To unpick the other claims made by Hersh’s source would be to miss the wood for the trees. The story is that the claims made by Hersh’s source almost certainly derive from a Russian government source, and that Hersh is – at best – an old fool if he actually believes his source to be a U.S. intelligence officer. This isn’t the first time I’ve criticised Hersh for the absurd claims of his single anonymous source who implausibly has access to every high-level U.S. meeting but who doesn’t know basic facts (which does leave open the possibility of it being President Biden, admittedly). However, he seems impervious to criticism, and his stories are gleefully picked up by Russian state media without him ever seeming to question what’s going on. It was an old tactic of the KGB’s Department D to “wash” fake stories through unwitting, naïve or actively complicit media outlets around the world, allowing the Soviet government then to “report” on those stories – as if from a distance – and refer to them as though true. And I’d wager that’s what’s happening here.
But I’m not accusing Hersh of knowingly propagating Russian government disinformation. I have no evidence for that, and in any case it’s easy to be deceived by someone who’s a cunning adversary (albeit perhaps not a cunning linguist).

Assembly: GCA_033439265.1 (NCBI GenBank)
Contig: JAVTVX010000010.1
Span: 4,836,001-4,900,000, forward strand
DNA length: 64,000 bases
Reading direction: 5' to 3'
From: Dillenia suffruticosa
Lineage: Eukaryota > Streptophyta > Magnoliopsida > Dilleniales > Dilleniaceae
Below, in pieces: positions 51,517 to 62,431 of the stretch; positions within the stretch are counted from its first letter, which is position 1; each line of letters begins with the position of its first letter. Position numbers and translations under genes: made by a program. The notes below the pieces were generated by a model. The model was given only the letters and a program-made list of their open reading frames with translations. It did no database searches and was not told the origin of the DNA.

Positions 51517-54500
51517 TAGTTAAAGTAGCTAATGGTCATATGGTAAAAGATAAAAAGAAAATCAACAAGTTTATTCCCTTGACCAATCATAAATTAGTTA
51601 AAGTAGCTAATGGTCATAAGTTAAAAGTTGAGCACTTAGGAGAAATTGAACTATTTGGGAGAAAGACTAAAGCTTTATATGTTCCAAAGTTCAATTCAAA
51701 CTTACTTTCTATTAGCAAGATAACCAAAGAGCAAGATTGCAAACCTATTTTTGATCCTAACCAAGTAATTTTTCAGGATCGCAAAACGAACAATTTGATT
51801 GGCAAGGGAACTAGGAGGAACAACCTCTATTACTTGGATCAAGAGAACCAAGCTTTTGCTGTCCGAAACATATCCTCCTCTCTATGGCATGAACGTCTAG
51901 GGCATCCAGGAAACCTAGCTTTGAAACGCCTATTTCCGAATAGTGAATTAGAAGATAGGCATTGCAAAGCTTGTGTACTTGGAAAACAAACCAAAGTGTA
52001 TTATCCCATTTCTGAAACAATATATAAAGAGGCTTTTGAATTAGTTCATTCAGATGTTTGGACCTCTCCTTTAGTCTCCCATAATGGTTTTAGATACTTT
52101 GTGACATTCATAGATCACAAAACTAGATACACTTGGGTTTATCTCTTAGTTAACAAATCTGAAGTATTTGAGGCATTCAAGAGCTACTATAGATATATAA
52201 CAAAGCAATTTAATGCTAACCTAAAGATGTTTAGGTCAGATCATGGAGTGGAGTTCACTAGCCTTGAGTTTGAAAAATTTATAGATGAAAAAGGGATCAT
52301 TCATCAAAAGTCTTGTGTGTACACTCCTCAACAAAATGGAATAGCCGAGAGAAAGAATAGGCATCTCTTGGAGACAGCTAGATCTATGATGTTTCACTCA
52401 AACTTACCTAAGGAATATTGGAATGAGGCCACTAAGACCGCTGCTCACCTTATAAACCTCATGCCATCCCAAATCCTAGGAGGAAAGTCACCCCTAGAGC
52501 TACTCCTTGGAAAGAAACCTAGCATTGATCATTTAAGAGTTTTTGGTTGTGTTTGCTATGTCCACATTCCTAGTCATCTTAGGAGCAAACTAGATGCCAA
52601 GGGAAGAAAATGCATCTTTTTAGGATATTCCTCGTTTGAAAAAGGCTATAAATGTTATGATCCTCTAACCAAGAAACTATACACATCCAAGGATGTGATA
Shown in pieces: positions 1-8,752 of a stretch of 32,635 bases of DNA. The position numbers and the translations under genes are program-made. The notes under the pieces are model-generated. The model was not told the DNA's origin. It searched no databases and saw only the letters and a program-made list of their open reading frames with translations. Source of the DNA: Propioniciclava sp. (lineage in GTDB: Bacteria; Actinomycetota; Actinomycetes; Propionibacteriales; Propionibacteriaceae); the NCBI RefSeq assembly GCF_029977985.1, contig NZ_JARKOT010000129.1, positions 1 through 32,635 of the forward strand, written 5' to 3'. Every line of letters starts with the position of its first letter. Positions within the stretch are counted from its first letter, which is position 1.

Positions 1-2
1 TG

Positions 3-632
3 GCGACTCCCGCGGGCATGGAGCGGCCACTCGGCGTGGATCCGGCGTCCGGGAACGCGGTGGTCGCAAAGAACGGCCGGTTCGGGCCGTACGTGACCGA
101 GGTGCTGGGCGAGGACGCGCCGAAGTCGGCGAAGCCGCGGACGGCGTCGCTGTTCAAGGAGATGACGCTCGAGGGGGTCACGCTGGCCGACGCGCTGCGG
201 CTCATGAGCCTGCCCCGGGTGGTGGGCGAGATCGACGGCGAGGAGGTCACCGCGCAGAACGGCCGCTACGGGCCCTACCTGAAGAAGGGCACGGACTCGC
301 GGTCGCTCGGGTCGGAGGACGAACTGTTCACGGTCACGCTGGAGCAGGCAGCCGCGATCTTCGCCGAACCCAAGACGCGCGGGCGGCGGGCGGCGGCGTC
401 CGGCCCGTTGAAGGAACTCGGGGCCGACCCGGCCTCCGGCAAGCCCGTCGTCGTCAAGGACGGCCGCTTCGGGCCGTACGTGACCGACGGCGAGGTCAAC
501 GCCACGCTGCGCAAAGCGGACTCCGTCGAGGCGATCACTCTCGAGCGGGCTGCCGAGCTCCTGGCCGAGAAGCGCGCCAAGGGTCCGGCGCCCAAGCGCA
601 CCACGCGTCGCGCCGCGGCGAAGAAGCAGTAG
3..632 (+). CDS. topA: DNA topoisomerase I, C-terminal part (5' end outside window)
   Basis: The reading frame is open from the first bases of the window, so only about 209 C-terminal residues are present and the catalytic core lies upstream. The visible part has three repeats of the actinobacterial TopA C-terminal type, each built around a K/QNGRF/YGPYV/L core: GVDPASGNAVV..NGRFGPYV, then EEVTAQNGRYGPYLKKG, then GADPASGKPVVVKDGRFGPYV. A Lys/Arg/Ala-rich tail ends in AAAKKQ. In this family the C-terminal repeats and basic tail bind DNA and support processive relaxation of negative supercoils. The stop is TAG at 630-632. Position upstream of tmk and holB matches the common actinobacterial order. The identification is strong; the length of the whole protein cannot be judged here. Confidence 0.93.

Let’s imagine a hypothetical scenario. Let’s imagine I’m an award-winning journalist, known for my hard-hitting investigative journalism uncovering the misdeeds of my own government. People offer me tips all the time, but I’m quite careful which ones I take seriously. Then someone I know sends me an email, saying they’ve met someone whom they think could be an interesting source. He says that this guy often drinks at a certain downtown watering hole, and offers to introduce me when I’m next in town. Or maybe it’s public knowledge that I’m due to appear at a certain event. But through whatever means, a meeting can be arranged. And when I meet the guy, either through an introduction or because I just “randomly” bump into him, he says how interesting and important my work is – he flatters me – but is also vague about his own work (which might be in “government” or perhaps “the Department of Defence”). Perhaps someone else at that bar or that event comes up to him and speaks to him as if he’s a figure of worth and importance. And maybe, if things go well, he invites me to dinner; or he at least gives me his card, perhaps saying that I should contact him if I’m working on anything interesting.